Monday, May 30

Evergrey - Glorious Collision

Glorious Collision


Despair, if one stops to think about it, is quite a strange phenomenon. It is by its very nature unenjoyable and unpleasant, something that none of us wish to experience, and yet it one of the few things we all share - it is integral to the human experience, and for this reason it has served as both a focus and as an inspiration for much of our art. On their eighth full-length album, entitled "Glorious Collision," the guys from Evergrey once again explore this rather enigmatic emotion, but this time achieve somewhat enigmatic results.

Lyrically, there is a lot of depth here. The lyrics are, in typical Evergrey fashion, quite dark and introspective, and over the course of the album they become quite relentless in the quest for the pure expression of despair, longing, and self-doubt. As there are any number of brilliant lyrical moments in this album, I won't bother trying to single one out, but I found the lyrics to be consistently good throughout the album. Good lyricism, however, counts for nothing without strong vocals, and so fortunately the vocals here are quite well-done. Singer and guitarist Tom Englund delivers a powerful, emotional, and heartfelt vocal performance, and this is one of the greatest strengths of the album.

In terms of the music, we see a bit of a shift in Evergrey's sound: while their general vibe remains intact, they have gone for a slightly more commercial approach with this release. The song structures, vocal melodies, and instrumental parts (apart from the solos) all point to a slight simplification of Evergrey's music. This is not necessarily bad; "Wrong," the single for "Glorious Collision" and probably the most commercial track on the album, is also one of the strongest tracks. However, it seems at times like the band has simply run out of ideas - see the chorus from "You," for instance, which despite being played with conviction, is melodically quite mundane and tedious.

I suppose I should mention what specifically makes "Glorious Collision" seem more "commercial." Evergrey certainly still sounds like Evergrey, but here they have added some elements of modern American hard rock, of the variety popularized by Three Doors Down and bastardized over the years by various hosers. This can be both a good thing and a bad thing. When it works, it brings a refreshing rock sensibility to Evergrey's sound, and when it doesn't, it ends up dumbing down songs that could be better. Simply put, Evergrey is adding a new element to their sound, and getting mixed results. When they sound like old Evergrey, they do a wonderful job, but when they go for a more commercial sound, there are some difficulties.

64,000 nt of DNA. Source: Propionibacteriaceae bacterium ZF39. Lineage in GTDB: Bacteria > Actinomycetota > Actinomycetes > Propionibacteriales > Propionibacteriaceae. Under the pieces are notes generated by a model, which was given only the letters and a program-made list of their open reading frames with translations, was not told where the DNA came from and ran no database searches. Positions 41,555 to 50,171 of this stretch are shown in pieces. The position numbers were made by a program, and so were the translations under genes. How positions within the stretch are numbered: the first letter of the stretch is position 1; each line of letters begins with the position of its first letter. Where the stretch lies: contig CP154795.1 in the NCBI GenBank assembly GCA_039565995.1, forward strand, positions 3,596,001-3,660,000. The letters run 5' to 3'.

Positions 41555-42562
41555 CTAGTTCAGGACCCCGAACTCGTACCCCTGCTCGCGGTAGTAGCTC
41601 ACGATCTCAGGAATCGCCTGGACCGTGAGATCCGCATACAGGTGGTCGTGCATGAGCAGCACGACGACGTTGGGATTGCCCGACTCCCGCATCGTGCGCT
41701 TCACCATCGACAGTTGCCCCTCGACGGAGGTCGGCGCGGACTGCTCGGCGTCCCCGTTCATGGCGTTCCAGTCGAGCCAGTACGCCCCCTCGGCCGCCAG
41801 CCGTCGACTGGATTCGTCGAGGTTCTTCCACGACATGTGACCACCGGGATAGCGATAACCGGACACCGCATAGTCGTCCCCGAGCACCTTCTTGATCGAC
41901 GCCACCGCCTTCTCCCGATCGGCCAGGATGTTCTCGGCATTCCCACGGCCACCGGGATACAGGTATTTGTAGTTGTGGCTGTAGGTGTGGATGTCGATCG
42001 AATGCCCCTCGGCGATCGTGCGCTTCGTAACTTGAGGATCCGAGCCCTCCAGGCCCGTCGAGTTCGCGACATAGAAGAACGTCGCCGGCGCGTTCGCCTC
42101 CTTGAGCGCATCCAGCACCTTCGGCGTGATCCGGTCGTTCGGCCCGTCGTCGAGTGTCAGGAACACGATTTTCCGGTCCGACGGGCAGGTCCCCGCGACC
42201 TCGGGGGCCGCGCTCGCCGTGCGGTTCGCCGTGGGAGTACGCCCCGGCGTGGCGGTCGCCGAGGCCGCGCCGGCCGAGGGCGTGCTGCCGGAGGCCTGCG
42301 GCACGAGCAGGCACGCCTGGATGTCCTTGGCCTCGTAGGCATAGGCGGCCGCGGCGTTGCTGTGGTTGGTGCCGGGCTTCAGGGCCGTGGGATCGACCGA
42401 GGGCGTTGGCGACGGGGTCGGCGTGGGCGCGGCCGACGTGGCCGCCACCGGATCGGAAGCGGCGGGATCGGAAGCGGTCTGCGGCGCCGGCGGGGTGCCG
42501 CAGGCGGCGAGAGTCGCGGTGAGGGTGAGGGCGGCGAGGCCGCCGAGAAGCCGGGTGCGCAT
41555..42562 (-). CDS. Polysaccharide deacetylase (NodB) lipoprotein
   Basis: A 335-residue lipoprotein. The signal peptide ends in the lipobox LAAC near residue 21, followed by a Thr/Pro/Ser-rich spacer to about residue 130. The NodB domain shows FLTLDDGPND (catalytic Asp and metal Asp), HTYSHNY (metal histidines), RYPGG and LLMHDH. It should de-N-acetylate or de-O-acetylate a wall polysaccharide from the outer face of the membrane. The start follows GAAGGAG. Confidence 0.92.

I see "Glorious Collision" as a bit of a transitional album for Evergrey. The band is working in a slightly different paradigm than they have before, and although they are finding a measure of success, this is not as strong as some of their previous works. That is not to say that it is bad; Evergrey still maintains their high lyrical standards, and there are a number of great moments throughout the album, but there are also some unremarkable moments which drag down the album as a whole. However, Evergrey has historically been a very consistent band, and I believe that, with time, they can make this new sound work. Despite some inconsistencies, I found "Glorious Collision" to be an enjoyable listen, and I look forward to hearing what Evergrey comes up with next.

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Morpheus's Rating: 3.0/5

1 comment:

CanuckFan said...

Well, I'll have to check these guys out since I'm going to see them live in Vancouver in October. I'm actually going to see the opening act, Sabaton, and I have yet to hear any Evergrey. So, I have a bit of homework to do!